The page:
An ethical will, also known as a "legacy letter" or "living legacy," is a document that is often given to family and loved ones, while the writer is still alive to go over matters not covered in the will. A legacy letter helps the writer explain to younger generations his or her reasons for setting up the will in a certain way and what they hope to accomplish through their estate plan. In writing the letter, the author is also adding to the probability that his or her wishes will be followed.
Some, like me, don’t like the term 'ethical will' and prefer to call it a legacy letter. There are enough confusing terms when it comes to estate planning (think: Will vs Living Will). There is no need to add to the confusion by calling a legacy letter a will since it is not a binding legal document nor is it necessarily about ethical concerns. A legacy letter is often written to accompany a formal will, however. Regardless of what it's called, the legacy letter is just that: a letter the intent of which is to identify those character traits and family values the author would more like to see perpetuated. It can explain that what they have to pass on to loved ones can be much more valuable than finances.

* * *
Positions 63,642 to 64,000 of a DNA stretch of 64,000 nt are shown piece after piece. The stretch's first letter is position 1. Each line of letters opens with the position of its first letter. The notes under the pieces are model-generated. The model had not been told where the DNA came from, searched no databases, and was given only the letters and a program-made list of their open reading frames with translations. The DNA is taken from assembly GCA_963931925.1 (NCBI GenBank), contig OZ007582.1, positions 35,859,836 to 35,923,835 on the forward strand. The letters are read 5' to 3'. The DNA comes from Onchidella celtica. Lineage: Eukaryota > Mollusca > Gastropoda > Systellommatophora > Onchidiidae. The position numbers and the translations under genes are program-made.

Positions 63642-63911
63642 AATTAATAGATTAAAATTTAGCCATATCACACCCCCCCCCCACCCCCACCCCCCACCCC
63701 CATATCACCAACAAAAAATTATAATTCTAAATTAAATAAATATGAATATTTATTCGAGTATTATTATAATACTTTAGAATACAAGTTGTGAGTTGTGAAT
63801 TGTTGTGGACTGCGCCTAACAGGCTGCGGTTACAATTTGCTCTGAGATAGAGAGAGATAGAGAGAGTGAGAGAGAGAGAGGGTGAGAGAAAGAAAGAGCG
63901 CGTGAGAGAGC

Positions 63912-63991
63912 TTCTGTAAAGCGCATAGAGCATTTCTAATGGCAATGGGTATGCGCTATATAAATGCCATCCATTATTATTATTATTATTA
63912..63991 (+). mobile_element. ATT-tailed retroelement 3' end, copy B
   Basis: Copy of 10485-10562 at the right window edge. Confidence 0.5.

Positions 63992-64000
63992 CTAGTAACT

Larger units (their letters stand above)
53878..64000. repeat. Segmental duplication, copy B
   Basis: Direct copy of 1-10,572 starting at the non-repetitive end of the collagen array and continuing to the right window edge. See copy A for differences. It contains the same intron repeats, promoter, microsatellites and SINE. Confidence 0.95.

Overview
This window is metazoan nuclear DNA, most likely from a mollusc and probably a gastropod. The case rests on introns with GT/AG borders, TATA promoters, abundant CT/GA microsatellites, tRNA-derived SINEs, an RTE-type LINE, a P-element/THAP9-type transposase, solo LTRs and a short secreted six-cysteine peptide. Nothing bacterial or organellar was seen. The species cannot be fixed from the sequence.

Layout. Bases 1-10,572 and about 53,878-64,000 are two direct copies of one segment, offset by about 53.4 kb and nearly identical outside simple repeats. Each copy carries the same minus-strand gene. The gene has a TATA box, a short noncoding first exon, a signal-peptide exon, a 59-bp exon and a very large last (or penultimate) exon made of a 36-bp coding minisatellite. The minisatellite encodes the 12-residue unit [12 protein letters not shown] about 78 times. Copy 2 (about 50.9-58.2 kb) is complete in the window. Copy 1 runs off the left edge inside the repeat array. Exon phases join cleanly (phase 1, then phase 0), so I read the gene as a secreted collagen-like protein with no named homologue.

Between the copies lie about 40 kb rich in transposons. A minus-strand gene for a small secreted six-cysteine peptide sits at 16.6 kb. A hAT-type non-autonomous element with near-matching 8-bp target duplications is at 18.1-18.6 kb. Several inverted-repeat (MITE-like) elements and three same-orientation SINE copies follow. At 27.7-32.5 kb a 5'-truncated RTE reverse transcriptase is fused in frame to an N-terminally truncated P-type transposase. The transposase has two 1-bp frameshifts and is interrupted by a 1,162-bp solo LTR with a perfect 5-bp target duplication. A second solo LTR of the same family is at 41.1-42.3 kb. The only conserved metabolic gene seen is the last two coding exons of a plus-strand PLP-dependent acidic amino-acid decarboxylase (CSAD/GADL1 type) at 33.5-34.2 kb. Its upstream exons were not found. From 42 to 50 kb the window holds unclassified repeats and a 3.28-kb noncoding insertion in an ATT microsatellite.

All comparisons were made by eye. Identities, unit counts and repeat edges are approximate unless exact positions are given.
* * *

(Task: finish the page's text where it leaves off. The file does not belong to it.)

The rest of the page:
These letters are designed to be unique and personal, even if they’re used to clarify how and why an estate is being allocated in a certain way. The goal of an ethical will is to pass along, in a person’s own words, what they're hoping to accomplish with their estate.
Reference: Investment News (June 19, 2018) “Advisers use ethical wills to look beyond client assets”